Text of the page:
I am currently teaching first order differential equations with my 12 Maths C students, and heard about a nifty technique for solving differential equations using a spreadsheet. I have developed a spreadsheet to do this, but I am not entirely sure that what I am doing is the best that can be done. I would appreciate some advice.
Below are the first few rows of an Excel spreadsheet for solving a differential equation - dN/dt = .0001N(5000-N), which is supposed to be a mathematical model for how a flu might spread through a population of 5000 people. I have no idea if this model is appropriate.
Column A is time, in intervals of 0.01. Column B is the change in N - essentially dN/dt * delta t. Column C is dN/dt from the differential equation above. Column D adds the number of newly infected people to the existing number to determine the current number of infected people. Column E is the 'correct' answer found using calculus. I included it as a check on the iterative technique using the spreadsheet.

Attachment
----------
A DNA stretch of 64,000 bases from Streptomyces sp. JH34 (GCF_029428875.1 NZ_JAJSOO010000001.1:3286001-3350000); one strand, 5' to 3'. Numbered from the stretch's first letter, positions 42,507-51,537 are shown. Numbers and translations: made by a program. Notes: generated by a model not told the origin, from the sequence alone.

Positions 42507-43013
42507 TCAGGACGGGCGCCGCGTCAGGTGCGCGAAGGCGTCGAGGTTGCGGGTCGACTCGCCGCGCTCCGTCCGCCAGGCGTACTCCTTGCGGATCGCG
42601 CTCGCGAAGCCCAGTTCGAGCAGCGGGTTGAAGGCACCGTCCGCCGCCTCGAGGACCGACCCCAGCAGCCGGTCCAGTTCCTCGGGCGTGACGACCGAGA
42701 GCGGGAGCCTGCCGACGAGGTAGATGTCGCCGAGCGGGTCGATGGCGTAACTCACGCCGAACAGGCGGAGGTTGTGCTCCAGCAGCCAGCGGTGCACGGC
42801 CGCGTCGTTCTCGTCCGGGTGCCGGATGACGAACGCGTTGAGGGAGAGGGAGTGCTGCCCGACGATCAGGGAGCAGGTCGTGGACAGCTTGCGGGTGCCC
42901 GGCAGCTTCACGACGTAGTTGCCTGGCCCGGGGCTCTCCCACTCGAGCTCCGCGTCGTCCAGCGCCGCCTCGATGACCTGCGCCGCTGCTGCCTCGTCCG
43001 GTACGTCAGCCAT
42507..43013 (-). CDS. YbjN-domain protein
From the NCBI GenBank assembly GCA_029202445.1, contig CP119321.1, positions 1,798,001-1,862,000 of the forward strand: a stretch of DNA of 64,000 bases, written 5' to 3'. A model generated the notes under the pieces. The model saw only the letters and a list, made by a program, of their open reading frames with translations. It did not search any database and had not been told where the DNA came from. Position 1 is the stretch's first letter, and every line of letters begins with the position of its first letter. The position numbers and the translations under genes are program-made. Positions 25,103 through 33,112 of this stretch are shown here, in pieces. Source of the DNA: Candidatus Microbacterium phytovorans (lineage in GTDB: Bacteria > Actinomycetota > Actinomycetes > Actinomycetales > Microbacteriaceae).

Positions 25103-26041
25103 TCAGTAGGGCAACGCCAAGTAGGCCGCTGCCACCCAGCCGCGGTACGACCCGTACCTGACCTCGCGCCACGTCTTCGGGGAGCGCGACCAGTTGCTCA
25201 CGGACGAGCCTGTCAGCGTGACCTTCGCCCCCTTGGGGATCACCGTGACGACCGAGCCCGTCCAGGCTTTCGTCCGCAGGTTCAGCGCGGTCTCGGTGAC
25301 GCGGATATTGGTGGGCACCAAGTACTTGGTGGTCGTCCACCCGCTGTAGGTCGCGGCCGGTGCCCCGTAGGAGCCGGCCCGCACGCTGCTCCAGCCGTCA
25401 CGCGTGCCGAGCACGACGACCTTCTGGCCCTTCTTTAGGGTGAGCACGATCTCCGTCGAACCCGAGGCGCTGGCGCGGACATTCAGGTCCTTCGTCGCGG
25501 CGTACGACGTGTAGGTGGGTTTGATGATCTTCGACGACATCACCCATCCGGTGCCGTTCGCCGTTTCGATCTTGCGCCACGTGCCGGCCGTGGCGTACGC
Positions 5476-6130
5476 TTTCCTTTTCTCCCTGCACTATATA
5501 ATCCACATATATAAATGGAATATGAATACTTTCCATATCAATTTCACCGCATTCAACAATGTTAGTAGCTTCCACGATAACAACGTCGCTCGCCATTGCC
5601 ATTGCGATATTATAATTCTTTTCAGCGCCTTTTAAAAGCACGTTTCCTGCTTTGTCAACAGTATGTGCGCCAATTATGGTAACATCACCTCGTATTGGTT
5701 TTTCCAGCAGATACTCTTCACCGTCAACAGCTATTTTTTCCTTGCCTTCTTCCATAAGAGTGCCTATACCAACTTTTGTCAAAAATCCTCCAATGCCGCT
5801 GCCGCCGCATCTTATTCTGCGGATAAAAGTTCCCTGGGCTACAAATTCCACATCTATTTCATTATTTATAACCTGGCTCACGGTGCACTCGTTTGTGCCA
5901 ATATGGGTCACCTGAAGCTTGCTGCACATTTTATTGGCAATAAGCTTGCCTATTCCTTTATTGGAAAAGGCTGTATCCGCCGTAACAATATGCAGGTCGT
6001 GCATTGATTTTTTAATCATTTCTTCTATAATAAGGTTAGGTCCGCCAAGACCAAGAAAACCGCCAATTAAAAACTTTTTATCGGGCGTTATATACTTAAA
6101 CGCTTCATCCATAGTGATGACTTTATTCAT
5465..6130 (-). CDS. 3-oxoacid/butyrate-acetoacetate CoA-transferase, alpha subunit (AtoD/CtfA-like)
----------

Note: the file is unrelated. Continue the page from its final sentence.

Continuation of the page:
It seems to me that the formula for D7 should be D7 = D6 + B7. Unfortunately this results in a circular reference. I tried D7 = D6 + (B6 + B8)/2 to sneak around this problem, but I still have a circular reference.
The result that I get isn't too bad. When t = 14 (ie after 1400 iterations), the correct result is 900 infected folk, while the numerical technique gives 887. Can anyone suggest a better spreadsheet method (that isn't too difficult for high school students)?